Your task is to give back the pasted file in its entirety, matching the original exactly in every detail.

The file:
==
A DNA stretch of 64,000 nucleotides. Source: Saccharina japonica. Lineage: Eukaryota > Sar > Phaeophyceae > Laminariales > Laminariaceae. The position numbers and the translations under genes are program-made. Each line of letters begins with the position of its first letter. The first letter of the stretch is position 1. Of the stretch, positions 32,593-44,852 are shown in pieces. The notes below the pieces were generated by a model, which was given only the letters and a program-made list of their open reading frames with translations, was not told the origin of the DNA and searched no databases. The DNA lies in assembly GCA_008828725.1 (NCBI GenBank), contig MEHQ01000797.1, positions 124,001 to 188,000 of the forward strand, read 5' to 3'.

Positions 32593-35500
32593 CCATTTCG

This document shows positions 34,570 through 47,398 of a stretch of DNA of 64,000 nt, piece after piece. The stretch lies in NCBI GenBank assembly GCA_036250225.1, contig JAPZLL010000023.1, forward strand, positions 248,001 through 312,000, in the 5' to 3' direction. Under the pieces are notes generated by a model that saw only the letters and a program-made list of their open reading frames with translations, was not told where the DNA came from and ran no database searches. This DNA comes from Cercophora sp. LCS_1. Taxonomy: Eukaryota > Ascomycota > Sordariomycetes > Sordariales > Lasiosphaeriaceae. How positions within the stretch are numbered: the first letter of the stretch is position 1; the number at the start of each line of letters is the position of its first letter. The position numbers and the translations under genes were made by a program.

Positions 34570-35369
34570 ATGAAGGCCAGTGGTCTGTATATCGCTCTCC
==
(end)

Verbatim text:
A DNA stretch of 64,000 nucleotides. Source: Saccharina japonica. Lineage: Eukaryota > Sar > Phaeophyceae > Laminariales > Laminariaceae. The position numbers and the translations under genes are program-made. Each line of letters begins with the position of its first letter. The first letter of the stretch is position 1. Of the stretch, positions 32,593-44,852 are shown in pieces. The notes below the pieces were generated by a model, which was given only the letters and a program-made list of their open reading frames with translations, was not told the origin of the DNA and searched no databases. The DNA lies in assembly GCA_008828725.1 (NCBI GenBank), contig MEHQ01000797.1, positions 124,001 to 188,000 of the forward strand, read 5' to 3'.

Positions 32593-35500
32593 CCATTTCG

This document shows positions 34,570 through 47,398 of a stretch of DNA of 64,000 nt, piece after piece. The stretch lies in NCBI GenBank assembly GCA_036250225.1, contig JAPZLL010000023.1, forward strand, positions 248,001 through 312,000, in the 5' to 3' direction. Under the pieces are notes generated by a model that saw only the letters and a program-made list of their open reading frames with translations, was not told where the DNA came from and ran no database searches. This DNA comes from Cercophora sp. LCS_1. Taxonomy: Eukaryota > Ascomycota > Sordariomycetes > Sordariales > Lasiosphaeriaceae. How positions within the stretch are numbered: the first letter of the stretch is position 1; the number at the start of each line of letters is the position of its first letter. The position numbers and the translations under genes were made by a program.

Positions 34570-35369
34570 ATGAAGGCCAGTGGTCTGTATATCGCTCTCC